Story 04. The elegance of the dissident

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“I moved away from dogmatic rationalism as I have always believed that there was more to architecture, something difficult to achieve with rationalism.” IGNAZIO GARDELLA, 1995.2

HOUSING FOR BORSALINO EMPLOYEES Ignazio Gardella Corso Teresio Borsalino (Alessandria-Italy) 1948-1952 44°54’25.28”N / 8°36’55.00”E

In later life, Ignazio Gardella stated that he no longer believed in the relationship between reason and beauty but that he still believed in the relationship between beauty and truth and that truth is not attained by rational means alone.1 He maintained his scepticism regarding the rationalist standard -all that is useful is beautiful- and preferred to believe the opposite: all that is beautiful is useful. This clash of opinions is the key to his work and explains his position in the Italian panorama in the pre-war and in dialectical post-war years. At that time of manifestos and movements, while unbroken loyalties were being declared and politics and trends were being redefined, in a small city in the Piamonte region, world-famous for its hats, Gardella was building dwellings for the workers of the Borsalino factory. A modest construction project with 32 dwellings, with a familiar feel -ceramic brickwork, wooden shutters, eaves to protect the facade-... Houses similar to many others. However, these houses were annoyingly arrogant. They refused to show their structure and would not reveal their floor plan. They were overly elegant in their modesty, displaying too much unnecessary beauty and this was inexcusable.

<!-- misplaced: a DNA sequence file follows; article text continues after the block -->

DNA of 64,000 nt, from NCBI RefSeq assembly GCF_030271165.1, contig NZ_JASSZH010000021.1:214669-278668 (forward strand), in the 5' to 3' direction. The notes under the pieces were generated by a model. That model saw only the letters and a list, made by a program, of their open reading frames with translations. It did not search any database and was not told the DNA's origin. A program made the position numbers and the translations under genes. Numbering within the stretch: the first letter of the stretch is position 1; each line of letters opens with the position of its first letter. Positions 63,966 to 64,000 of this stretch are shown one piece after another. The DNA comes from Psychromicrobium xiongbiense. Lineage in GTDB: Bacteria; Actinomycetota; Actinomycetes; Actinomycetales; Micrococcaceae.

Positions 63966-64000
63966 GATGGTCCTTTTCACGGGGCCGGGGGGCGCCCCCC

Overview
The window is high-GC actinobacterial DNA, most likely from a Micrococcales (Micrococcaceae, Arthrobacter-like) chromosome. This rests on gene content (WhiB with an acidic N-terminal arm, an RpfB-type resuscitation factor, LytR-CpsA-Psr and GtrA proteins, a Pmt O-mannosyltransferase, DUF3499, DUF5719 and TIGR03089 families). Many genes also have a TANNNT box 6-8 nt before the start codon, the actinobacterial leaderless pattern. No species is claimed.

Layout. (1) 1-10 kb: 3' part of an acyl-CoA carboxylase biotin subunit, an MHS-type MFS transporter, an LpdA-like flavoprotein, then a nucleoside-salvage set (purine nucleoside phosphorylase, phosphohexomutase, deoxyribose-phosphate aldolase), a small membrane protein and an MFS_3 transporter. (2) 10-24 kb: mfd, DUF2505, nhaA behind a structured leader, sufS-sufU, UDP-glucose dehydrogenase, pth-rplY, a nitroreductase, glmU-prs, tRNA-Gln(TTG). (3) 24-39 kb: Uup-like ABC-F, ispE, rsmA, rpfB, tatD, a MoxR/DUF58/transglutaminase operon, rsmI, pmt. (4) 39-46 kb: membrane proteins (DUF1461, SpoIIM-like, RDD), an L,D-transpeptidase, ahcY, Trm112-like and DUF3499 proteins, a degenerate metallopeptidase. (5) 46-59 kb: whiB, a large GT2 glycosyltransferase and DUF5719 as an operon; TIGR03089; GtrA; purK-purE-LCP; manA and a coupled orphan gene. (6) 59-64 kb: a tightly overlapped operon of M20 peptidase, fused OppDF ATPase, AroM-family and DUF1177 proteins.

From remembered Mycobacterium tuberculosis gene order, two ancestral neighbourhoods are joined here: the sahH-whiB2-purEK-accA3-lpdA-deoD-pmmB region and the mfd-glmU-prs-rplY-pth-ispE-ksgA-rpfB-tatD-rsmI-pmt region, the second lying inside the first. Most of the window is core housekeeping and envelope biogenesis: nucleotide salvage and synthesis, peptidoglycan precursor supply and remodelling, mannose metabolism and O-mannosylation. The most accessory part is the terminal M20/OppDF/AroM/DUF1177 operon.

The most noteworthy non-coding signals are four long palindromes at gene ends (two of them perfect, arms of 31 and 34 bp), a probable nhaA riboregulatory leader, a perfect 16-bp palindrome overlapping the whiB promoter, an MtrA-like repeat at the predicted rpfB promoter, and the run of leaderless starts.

Corso Teresio Borsalino

45.7 m

0 1 2

1. Antonio Monestiroli. “Eleganza viene da eligere, ovvero da scegliere.” Casabella 736, 2005.




2. Antonio Monestiroli. Op. cit.


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